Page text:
Dunning’s mining bee (Dunning’s miner bee)

Andrenidae > Andrena > Andrena dunningi

Dunning’s mining bee (Andrena dunningi) is fond of lazy gardeners: this spring-active species thrives in sunny, unkempt suburban lawns and gardens full of dandelions. It can be distinguished from most other spring-active Andrena by the combination of orange thorax and entirely black abdomen.


Late-March/early-April through May, with latest records in the northern part of its range extending into June. One generation is produced per year.


Widespread throughout region. Most common in suburban landscapes.


Size ≈ honey bee

Females: fuzzy orange face, long orange hairs on thorax, dulled (not very glossy or reflective) black abdomen, scopal hairs range from all black to light orange

Males: yellowish-orange thorax and facial hairs, polished black abdomen

Similar species

  • Both females and males of Andrena pruni are very similar: females of A. pruni have conspicuous orange-yellow hairs on the tip of T6 while males have a tuft of hair under the tip of the abdomen (best seen in the hand)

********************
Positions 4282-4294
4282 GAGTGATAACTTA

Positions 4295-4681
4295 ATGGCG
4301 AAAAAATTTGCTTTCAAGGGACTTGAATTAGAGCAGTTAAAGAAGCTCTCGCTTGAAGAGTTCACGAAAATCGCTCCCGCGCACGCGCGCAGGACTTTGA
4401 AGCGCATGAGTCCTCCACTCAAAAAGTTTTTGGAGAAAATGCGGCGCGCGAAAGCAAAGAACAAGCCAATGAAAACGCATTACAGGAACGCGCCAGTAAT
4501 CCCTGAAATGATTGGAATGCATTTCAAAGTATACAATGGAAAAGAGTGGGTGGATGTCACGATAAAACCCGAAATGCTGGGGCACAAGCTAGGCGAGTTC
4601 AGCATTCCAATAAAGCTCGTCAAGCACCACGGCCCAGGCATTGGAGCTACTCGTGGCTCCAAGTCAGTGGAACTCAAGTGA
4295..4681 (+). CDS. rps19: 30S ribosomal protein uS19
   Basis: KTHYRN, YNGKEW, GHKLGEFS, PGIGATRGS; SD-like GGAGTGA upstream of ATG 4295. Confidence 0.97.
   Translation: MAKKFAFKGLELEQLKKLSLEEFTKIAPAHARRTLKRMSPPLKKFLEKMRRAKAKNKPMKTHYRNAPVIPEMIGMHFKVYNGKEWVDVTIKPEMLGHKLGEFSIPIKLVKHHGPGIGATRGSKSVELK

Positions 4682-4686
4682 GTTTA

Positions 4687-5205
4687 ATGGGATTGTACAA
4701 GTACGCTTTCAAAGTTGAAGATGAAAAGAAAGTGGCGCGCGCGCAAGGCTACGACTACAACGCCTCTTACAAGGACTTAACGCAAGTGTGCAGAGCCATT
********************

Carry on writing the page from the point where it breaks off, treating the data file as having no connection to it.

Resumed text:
• Andrena clarkella has a hairy ragged look; hind-leg scopal hairs are obviously orange; much scarcer in southern parts of the northeast
  • Andrena milwaukeensis has thick, messy orange hairs on T1 and T2, and all black hind tibiae
  • Colletes thoracicus superficially resembles A. dunningi, but note convergent eye margins, much shorter orange thorax hairs, glossy black abdomen, and preference for sandy soils


Nest in a variety of soil types and covers, including lawns, gardens, cemeteries, and forest edges.  Often aggregated. Nests have small to moderate tumuli and entrances are not sealed during foraging trips.


Generalized on spring-blooming plants including Rosaceae (e.g. Crataegus, Malus, and Prunus), willows (Salix spp.), maples (Acer spp.) and ash (Fraxinus spp.). Keep an eye out for them on non-native plants like dandelions (Taraxacum officinale), ornamental andromeda (Pieris), and Norway maple (Acer platanoides).

Natural Enemies

Likely Nomada imbricata. Anthomyiid root-maggot flies are often seen “shadowing” females back to the nest.

Text last updated:
February 22, 2023